A new subclass of 457 visa negotiated in parallel with the China-Australia free trade agreement (ChAFTA) has raised fears of Australian workers being locked out of Chinese-backed infrastructure projects.
The new 457 visas would make it easier for “Chinese owned companies registered in Australia” to import skills for their projects – as long as they commit to capital expenditure of at least $150 million.
The visas are covered by labour agreements called Investment Facilitation Arrangements (IFAs) and can be used on a diverse range of Chinese-backed infrastructure projects – including, but not limited to, telecommunications.
Although IFAs “operate within the framework” of existing 457 visas – ostensibly to ensure “Australian employment laws or wages and conditions [aren’t] undermined” – there are some important differences.
Unlike existing 457 visas where employers – at least in some part – are obliged to test the local labour market before they can import skilled workers, the IFAs do not require such proof, according to an analysis by University of Adelaide Senior Lecturer in Law, Joanna Howe.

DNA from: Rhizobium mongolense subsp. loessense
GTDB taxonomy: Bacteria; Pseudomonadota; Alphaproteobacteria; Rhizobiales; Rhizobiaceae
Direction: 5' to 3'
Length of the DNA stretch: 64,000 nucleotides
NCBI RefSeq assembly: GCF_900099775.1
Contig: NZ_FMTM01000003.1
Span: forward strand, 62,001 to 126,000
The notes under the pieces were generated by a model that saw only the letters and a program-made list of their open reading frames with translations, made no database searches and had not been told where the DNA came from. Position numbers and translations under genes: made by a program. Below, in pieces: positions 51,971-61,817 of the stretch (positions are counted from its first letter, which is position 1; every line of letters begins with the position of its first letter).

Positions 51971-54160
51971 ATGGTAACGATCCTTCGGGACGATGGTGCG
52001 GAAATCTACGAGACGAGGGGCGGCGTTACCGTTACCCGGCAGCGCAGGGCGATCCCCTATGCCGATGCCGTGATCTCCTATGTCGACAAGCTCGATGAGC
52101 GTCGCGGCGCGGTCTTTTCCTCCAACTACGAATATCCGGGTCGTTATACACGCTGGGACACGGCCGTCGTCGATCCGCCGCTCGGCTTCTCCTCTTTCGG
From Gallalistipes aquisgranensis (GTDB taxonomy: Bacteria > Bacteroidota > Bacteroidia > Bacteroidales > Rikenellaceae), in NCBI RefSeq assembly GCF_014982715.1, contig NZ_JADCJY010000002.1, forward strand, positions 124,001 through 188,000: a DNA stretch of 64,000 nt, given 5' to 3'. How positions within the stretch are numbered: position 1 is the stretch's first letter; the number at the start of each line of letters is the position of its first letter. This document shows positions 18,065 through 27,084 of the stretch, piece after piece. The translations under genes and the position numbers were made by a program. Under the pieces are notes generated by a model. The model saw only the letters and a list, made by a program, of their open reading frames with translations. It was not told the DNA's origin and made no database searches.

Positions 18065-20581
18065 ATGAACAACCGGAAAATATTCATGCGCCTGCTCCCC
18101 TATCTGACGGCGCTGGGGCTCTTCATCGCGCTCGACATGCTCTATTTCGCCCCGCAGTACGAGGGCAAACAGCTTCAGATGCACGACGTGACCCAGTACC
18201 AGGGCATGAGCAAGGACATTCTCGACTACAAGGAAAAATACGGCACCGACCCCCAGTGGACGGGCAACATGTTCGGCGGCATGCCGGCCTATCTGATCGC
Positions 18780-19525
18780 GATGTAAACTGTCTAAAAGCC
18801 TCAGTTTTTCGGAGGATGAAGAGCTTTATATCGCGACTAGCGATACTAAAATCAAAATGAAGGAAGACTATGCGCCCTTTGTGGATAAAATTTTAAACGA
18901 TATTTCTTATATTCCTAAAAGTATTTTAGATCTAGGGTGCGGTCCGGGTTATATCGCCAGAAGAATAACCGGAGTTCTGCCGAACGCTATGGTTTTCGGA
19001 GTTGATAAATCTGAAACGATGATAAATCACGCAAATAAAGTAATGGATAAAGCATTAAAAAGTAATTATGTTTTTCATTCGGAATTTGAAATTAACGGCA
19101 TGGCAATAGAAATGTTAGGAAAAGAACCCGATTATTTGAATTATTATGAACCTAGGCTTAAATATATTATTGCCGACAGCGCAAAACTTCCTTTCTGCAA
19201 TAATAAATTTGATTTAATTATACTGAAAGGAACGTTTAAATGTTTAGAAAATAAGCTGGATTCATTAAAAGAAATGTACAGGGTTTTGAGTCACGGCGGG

“There is no requirement to prove that there is a skill shortage or that the project company has had recruitment difficulties in enticing Australian workers,” Howe said.
For that reason, Howe has little hesitation in branding ChAFTA a “game changer”.
“It allows Chinese companies registered in Australia to import Chinese workers for the duration of projects, so long as the capital expenditure exceeds $150 million,” she said. Click here to log in and continue reading.